Tuesday, April 20, 2010

I do declare!


I took this picture down in "Chahlston" last fall at an Antebellum manse, this door fascinated me!  Why oh why you silly boy?  Well take a closer look at it's structure.  CLOSER!

Not only a door but a giant window.  The only way to get out to the "palazzo" is to open the two bottom window-door panes up to a six foot height! 

Why didn't I take a picture of the opened fenestration?  Because I'm a numbskull!

Fiddle-dee-dee, Mr. Rhett!

-please read above text in high society Southern drawl-

11 comments:

ArchitectDesign™ said...

I love those triple hung windows,too. Thomas Jefferson used them in all of the houses he designed such as Montecello or Poplar Forest!
Those shutters are really unusual too -don't they look like interior doors? I"ve always wanted to go to Charleston!

little augury said...

the place is magical- a must visit. pgt

Daniel-Halifax said...

I didn't realize that about Mr. Jefferson! Road trips must be planned!

Chahlston's a feast for the architects eye!

(pack probiotics)

Scott Fazzini said...

Didn't Thomas Jefferson design those windows (are they called jib windows?) as a means of saving tax? I think that I read somewhere that a persons property taxes were in some way affected by the amount their home had... maybe I'm making this up.. : )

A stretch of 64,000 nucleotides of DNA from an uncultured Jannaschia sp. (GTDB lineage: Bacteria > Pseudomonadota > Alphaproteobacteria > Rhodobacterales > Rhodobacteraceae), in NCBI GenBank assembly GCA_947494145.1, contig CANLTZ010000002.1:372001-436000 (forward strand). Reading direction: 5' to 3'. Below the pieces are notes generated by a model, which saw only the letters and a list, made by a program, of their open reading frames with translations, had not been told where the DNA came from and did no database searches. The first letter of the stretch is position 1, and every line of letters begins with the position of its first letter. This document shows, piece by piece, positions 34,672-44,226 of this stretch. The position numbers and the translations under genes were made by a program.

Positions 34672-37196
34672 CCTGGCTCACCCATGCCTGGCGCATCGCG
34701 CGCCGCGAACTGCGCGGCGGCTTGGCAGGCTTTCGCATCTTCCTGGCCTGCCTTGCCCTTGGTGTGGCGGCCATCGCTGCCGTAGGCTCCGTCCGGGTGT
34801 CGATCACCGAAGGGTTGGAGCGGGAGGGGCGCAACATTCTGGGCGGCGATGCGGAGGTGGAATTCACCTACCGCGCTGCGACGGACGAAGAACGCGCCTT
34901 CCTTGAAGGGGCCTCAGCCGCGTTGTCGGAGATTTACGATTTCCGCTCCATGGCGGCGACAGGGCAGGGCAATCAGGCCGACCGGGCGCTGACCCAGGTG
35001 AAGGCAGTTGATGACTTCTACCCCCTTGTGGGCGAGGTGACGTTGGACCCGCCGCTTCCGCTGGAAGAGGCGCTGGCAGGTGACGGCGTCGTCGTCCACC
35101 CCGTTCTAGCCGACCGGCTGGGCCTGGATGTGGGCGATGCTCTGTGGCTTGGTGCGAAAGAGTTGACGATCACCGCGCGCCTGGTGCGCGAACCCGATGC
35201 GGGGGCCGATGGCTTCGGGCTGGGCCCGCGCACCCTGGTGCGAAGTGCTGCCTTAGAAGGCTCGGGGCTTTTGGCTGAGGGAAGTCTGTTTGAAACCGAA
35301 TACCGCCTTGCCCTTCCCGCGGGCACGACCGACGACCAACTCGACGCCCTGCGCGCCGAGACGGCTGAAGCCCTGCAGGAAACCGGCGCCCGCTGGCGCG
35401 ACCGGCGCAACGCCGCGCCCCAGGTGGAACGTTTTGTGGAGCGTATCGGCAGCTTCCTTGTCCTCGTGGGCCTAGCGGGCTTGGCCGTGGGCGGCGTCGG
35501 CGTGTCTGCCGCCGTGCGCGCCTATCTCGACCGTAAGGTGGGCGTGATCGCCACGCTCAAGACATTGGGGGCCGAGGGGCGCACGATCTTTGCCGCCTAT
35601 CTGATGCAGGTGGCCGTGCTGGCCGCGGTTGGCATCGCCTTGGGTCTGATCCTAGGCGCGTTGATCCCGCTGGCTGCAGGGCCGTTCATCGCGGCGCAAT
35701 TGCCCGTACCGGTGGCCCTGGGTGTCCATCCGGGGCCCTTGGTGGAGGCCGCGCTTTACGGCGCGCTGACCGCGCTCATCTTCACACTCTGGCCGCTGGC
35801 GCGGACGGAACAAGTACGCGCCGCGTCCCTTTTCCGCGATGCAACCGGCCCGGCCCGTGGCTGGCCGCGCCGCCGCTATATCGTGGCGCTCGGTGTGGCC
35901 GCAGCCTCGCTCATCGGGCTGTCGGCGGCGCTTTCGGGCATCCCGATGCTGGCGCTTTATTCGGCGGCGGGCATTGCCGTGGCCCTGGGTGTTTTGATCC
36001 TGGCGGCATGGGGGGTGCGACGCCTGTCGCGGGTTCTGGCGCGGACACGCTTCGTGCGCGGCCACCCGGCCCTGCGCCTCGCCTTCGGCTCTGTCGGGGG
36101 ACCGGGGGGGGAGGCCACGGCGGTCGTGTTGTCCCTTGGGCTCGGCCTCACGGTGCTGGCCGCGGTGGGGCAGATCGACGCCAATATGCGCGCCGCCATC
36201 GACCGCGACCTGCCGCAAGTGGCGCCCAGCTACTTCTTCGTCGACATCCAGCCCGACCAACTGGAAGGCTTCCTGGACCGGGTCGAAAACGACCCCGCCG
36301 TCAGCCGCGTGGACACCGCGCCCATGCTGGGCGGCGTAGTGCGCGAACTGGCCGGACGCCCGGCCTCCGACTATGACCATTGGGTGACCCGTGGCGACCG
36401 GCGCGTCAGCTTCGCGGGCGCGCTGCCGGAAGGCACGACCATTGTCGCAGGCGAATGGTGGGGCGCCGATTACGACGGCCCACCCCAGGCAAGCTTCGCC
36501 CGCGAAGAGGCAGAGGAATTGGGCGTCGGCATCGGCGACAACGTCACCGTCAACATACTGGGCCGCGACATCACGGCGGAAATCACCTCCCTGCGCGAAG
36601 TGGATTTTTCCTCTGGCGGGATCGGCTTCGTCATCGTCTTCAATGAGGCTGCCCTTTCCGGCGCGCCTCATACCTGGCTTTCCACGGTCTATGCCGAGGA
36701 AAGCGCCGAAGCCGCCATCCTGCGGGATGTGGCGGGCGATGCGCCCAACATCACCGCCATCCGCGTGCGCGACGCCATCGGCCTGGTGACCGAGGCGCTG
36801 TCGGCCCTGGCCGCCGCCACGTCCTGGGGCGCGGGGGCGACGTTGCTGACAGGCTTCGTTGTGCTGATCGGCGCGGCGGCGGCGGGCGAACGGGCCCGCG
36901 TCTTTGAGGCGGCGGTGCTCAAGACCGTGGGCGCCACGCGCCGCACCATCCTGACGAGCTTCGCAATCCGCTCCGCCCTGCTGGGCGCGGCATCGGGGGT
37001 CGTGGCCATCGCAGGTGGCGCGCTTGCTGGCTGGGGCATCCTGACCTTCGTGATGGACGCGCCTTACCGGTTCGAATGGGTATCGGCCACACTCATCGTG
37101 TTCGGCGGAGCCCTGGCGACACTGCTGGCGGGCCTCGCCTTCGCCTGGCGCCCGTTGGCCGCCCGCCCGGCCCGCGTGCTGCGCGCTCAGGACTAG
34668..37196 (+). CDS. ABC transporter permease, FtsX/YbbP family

Scott Fazzini said...

Oh, by the way the window/door is gorgeous nonetheless!

Daniel-Halifax said...

I wish I could tell you! I spent about 4 hours trying to figure a way to somewhat describe what they even were...I'll do some research starting with "jib windows." Thank you!

The Down East Dilettante said...

Triple-hung window sash---one of my favorite architectural motifs, bar none.

btw, a jib window is a regular window with a little door under the sash.

The Down East Dilettante said...

and how on earth has your marvelous blog escaped my short attention span until now? Never again will I be without it.

Fiddle dee dee

Daniel-Halifax said...

THANK YOU D.E.D! For the compliment and for solving our window problem!

I'm going to try and use "triple-hung window sash" in a sentence once a day for the next month!

Christina Lindsay said...

The doors are indeed fabulous.

In answer to Scott Fazini's question, In England William III brought in the window tax in 1696. houses were taxed on the number of windows they had, a crude measure of prosperity or income. In some cases windows were blocked temporarily when an inspection was due, in others they just bricked the windows up. You often see London houses with the side windows filled in. Arguably this is where the term 'daylight robbery' came from. Thankfully it was abolished in 1851.

I'm adding your blog to my blogroll xx

Daniel-Halifax said...

Christina thank you! That is so fascinating...i've always wondered where daylight robbery came from, i thought it had something to do with candles!